Bearing

Assembly Line

Detecting different fault locations on a bearing

Date:

Author: Trent Still

Topics: bearing, condition monitoring, vibration analysis

Organizations: Viking Analytics

We are going to use the popular Bearing Vibration Data Set from Case Western Reserve University as a benchmark to demonstrate how different bearing conditions and faults can be properly correlated to a different operational mode, and ultimately to the automatic identification of healthy and faulty operational conditions.

MultiViz Vibration’s Mode Identification feature is powered by our Automatic Mode Identification (AMI) unsupervised algorithm for multivariate time series analysis. It performs multidimensional data segmentation and clustering in time series data, such as waveform vibration signals. It detects time periods in which the data exhibits a similar behavior and reports these periods as belonging to the same operational mode.

Operational modes are often correlated with typical conditions of an asset, like on/off, load conditions or fault states. Thus, the identification of different modes when the behavior of the machine has remained the same, can point to the appearance of a fault in the machine.

Read more at Viking Analytics Blog

Predictive Monitoring: Gas Turbines Demo

This Factory Is Using AR To Help With A Hiring Crunch

Date:

Author: Patrick Moorhead

Topics: augmented reality, cobot, wearable technology, bearing

Organizations: Taqtile, PBC Linear

One of the challenges associated with AR has been in trying to turn a complex physical process, such as wiring a component or working a machine, into code that could run on a headset. Taqtile CEO Dirck Schou said the company’s software makes programming for AR glasses simple, and based on my conversation with Tim Lecrone and Beau Wileman of PBC, the software Taqtile developed is easy to use. Once PBC has created a module for training it pays for itself after 1.44 employees train with it according to Wileman.

The cobots help handle processes that are repetitive and free up people to take on different tasks. Given how tough it is to hire people to work in the factory, using them helps reduce the overall staffing load. But the biggest gains so far have been in training and getting employees quickly up to speed. Now PBC can hire a person and get them working on a machine in a few days as opposed to that taking up to six weeks. It also helps reduce the cost of training a cobot and staff. Wileman told me that an intern, which costs $17 an hour, can train a cobot or map out a process in less than four hours, while it might cost around $30,000 for an outside expert to manually train a cobot.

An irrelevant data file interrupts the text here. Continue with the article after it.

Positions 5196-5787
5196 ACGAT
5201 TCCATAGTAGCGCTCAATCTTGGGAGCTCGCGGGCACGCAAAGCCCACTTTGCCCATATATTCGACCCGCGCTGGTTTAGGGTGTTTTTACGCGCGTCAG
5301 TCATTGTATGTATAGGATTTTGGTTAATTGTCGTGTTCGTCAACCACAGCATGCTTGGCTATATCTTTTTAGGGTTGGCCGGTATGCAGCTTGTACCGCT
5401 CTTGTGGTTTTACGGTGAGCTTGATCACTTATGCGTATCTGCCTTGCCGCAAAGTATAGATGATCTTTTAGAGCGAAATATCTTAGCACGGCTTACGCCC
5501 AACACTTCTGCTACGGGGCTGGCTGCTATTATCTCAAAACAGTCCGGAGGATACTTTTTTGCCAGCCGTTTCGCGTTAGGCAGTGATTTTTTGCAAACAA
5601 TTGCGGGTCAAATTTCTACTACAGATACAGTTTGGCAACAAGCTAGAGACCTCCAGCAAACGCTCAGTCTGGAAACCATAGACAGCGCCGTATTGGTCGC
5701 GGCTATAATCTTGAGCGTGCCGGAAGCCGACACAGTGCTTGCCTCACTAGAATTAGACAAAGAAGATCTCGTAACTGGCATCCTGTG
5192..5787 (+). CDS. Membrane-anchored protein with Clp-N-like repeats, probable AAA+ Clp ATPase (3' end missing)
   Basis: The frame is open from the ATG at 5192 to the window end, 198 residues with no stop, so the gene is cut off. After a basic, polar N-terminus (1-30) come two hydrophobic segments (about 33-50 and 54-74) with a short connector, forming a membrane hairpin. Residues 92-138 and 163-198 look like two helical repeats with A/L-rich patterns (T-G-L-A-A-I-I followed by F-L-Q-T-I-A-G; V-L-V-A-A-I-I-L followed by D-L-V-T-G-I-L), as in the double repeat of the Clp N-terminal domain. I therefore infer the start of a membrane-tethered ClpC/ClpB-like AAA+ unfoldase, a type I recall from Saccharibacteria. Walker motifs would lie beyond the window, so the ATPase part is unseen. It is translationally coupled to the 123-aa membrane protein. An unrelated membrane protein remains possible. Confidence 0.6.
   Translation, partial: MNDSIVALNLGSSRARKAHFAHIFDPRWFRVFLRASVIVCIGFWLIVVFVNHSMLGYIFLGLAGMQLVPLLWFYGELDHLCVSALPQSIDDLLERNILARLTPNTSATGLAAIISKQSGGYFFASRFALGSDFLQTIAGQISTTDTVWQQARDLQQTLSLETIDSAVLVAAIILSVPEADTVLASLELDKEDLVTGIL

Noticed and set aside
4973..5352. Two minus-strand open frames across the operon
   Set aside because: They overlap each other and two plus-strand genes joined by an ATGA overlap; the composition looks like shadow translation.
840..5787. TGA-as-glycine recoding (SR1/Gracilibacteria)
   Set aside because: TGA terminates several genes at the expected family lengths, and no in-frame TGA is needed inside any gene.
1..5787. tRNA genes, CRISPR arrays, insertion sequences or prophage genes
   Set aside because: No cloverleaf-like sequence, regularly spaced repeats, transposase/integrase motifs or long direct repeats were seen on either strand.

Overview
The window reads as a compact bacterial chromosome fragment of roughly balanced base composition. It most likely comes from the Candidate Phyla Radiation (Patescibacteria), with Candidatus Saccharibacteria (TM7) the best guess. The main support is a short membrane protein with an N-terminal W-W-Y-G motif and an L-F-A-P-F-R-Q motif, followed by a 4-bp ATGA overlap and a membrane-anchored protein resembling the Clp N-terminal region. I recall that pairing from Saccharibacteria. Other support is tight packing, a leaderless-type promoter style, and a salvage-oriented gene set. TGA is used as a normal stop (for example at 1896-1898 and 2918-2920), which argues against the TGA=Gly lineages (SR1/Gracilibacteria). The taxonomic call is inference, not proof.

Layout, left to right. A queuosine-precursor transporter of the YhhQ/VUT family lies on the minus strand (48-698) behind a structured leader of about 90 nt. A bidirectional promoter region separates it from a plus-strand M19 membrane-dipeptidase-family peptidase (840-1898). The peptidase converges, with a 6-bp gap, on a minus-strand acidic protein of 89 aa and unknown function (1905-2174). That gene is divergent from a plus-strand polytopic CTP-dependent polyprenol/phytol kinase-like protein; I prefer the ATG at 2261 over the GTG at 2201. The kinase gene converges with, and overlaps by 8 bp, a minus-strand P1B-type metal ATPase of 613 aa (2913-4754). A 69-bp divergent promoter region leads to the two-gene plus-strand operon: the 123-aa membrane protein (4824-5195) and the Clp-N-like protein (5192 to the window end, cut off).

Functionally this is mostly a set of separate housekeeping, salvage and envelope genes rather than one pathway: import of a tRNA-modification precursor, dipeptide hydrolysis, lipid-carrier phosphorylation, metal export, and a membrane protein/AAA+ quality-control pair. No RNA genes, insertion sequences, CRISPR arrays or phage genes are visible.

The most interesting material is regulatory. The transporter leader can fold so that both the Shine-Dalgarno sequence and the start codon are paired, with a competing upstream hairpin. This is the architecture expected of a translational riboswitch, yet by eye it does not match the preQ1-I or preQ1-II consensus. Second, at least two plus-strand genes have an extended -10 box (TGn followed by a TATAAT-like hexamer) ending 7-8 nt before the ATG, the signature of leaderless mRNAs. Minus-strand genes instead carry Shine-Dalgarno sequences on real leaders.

Read more at Taqtile Blog

Machine Learning Keeps Rolling Bearings on the Move

Date:

Author: Rehana Begg

Topics: machine learning, vibration analysis, predictive maintenance, bearing

Organizations: Osaka University

Rolling bearings are essential components in automated machinery with rotating elements. They come in many shapes and sizes, but are essentially designed to carry a load while minimizing friction. In general, the design consists of two rings separated by rolling elements (balls or rollers). The rings can rotate can rotate relative to each other with very little friction.

The ability to accurately predict the remaining useful life of the bearings under defect progression could reduce unnecessary maintenance procedures and prematurely discarded parts without risking breakdown, reported scientists from the Institute of Scientific and Industrial Research and NTN Next Generation Research Alliance Laboratories at Osaka University.

The scientists have developed a machine learning method that combines convolutional neural networks and Bayesian hierarchical modeling to predict the remaining useful life of rolling bearings. Their approach is based on the measured vibration spectrum.

Read more at Machine Design